an "iDye Navy" splash on bright yellow shirt plus how to dye white
  • I have a TON of Jacquard projects going, from Peal Ex, Neopaque, Dye-Na-Flow, Lumiere and Textiles, with all of the mediums necessary for fabric, wood, metal and stone. The reason I am writing is there is No White Dye for fabric and I wonder why Jacquard hasn't created one? The White Lumiere and the white Dye-Na-Flow... Will this do the trick? I really hope to find an alternative to the "Whiten & Brighten" or "White Wash" or "Color Remover" options, Will you please create a WHITE DYE?

    Ok, Rant over. I have a terrible issue, I am currently dying a few shirts with a mixture of turquoise mixed with a little bit of Navy, iDye formula. Well, I've been creating colors on fabrics for so long, I have never made a mistake on something I'm wearing, since I usually wear a black T and gloves, I wore the gloves but wore a new Bright Yellow pino polo, gorgeous bright color, now it has some splash marks of the blue creation. The faucet is new and it splashed the water with super-hot water and sent the solution upon my shirt. I just now sprayed "Shout" on it, to hold the color still.

    I don't like the color removers on bright fabrics as it truly fades the color to a non-wearable color. What do you use in such a case? I do have iDye Bright Yellow but the color on the shirt is much richer and a mixture I cannot achieve with the pallet I currently have in my arsenal.

    Any ideas on either of these?

    Also, I found that adding non-iodized salt, plus some vinegar to the bath/wash, I am able to get a vivid color, especially when adding the fixative, it is a prolonged color (I do not use a dryer post dye applications, that helps, too.)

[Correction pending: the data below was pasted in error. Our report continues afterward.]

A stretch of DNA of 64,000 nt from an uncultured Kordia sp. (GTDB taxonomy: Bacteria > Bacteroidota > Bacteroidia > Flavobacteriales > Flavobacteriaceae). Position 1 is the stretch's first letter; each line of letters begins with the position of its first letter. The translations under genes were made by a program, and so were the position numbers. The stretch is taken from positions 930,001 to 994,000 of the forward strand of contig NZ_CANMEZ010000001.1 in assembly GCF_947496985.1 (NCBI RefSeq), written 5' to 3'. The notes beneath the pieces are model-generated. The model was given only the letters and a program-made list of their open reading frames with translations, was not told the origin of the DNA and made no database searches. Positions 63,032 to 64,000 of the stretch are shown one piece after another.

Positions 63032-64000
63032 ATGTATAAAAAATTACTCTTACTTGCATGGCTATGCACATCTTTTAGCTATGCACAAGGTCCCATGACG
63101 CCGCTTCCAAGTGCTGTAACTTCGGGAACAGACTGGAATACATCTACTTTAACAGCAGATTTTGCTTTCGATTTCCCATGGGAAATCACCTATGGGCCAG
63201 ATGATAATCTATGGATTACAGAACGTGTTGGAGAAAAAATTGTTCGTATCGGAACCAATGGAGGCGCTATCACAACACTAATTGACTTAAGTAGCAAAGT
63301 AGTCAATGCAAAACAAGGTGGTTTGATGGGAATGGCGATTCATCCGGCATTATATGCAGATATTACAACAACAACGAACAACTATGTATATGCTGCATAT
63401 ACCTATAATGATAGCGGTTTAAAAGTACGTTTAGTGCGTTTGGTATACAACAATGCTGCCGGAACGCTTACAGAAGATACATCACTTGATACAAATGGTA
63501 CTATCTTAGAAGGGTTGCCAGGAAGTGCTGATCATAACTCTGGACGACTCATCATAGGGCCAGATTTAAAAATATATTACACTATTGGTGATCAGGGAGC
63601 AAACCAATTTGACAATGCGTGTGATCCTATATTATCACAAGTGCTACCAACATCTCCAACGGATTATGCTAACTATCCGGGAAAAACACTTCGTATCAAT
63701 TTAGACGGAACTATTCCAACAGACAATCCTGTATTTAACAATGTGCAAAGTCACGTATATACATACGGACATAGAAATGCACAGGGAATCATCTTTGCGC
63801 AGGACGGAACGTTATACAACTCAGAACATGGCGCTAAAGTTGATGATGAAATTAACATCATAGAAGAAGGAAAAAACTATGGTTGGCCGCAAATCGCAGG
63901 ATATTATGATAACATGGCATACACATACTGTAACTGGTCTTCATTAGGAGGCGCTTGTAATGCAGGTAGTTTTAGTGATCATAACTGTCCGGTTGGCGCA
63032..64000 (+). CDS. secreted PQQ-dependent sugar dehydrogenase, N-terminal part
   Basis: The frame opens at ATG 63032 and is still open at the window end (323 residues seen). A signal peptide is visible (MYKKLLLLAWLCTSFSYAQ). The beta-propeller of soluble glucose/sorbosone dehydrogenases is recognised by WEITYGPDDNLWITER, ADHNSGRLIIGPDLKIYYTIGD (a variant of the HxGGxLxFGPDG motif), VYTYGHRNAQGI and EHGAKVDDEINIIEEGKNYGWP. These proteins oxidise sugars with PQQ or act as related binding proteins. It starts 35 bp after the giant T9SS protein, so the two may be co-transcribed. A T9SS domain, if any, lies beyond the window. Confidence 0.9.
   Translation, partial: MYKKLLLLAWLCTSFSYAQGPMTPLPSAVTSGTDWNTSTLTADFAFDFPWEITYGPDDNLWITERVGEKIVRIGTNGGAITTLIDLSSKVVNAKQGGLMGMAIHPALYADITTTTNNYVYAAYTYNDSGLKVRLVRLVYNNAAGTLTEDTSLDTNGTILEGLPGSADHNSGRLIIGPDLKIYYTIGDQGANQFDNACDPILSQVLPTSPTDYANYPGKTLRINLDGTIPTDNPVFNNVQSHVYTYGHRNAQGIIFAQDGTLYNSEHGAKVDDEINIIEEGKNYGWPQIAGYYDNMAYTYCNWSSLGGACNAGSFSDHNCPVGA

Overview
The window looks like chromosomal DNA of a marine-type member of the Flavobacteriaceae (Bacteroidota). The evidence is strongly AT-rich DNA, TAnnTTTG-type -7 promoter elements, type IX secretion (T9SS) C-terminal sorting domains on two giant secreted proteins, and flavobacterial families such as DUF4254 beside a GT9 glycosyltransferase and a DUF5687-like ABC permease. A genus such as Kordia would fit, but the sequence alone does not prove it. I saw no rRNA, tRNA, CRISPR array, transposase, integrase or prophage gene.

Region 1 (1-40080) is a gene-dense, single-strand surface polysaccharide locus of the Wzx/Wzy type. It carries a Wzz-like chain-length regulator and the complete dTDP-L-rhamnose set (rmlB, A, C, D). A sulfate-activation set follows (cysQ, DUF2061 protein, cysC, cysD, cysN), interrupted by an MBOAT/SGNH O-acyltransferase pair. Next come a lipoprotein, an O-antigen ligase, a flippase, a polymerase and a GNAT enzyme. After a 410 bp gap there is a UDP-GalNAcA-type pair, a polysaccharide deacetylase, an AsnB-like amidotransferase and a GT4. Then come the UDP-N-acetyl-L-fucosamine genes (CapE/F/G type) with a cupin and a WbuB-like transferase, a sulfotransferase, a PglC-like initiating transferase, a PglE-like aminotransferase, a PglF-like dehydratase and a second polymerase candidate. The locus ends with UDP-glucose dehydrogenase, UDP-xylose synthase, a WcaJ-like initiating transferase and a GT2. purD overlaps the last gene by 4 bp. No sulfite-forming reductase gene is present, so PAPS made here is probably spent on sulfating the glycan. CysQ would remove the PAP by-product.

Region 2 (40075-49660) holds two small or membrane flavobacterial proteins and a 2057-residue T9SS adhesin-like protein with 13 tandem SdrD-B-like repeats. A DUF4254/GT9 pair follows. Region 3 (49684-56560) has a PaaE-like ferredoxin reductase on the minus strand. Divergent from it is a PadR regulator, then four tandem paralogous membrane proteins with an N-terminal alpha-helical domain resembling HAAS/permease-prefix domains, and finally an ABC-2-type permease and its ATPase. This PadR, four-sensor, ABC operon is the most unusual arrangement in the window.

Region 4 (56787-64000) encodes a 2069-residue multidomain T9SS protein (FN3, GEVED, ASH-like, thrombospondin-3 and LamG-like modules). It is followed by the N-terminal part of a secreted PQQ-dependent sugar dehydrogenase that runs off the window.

Anyway,

    Any response will be great, I appreciate your time in reading and I appreciate your time in replying.

    Good day !

    David
  • Hi David,

    Thanks for writing. I'll do my best to address each of your questions...

    There is no such thing as white dye. Dyes, by definition, are transparent: pre-existing color will always show through. This means a white dye would have no affect: it would simply be clear. In fact, some dyers are fond of saying that there is a white dye: it is called "water."

    Any white colorant that would be opaque enough to effectively cover a dark ground would have to be solid particle: solid particles are different than dyes; we call them "pigments."

    Pigments work well for coloring dark fabric white, but the more opaque they are, the heavier they will be and the more hand they will leave on the fabric. White Dye-Na-Flow is formulated with white pigments, but they are too finely ground to be opaque (White DNF is used for creating pastel colors, not solid white areas). Neopaque is Jacquard's most opaque paint: it has great covering power, but it will leave a heavy hand. Lumiere is also opaque, but it is formulated with mica pigments, so it has a pearlescent effect.

    Using Color Removers is the only way to achieve whites on fabrics without changing the hand of the fabric. That's just the way it is.

    Color removers remove dye color from fabric. You cannot use a color remover on your yellow shirt and expect it only to affect the blue spot. Nor can you simply over dye your shirt to cover up the spot: again, dyes are transparent, and any earlier color will show through, including spots and stains. I'd recommend completely stripping your shirt of color and then re-dyeing it the yellow that you like. This is the only way you will be able to save the garment... If you do not like the iDye Bright Yellow, you might try Sun Yellow or the yellows from our Procion MX palette: http://www.jacquardproducts.com/procion-mx.html.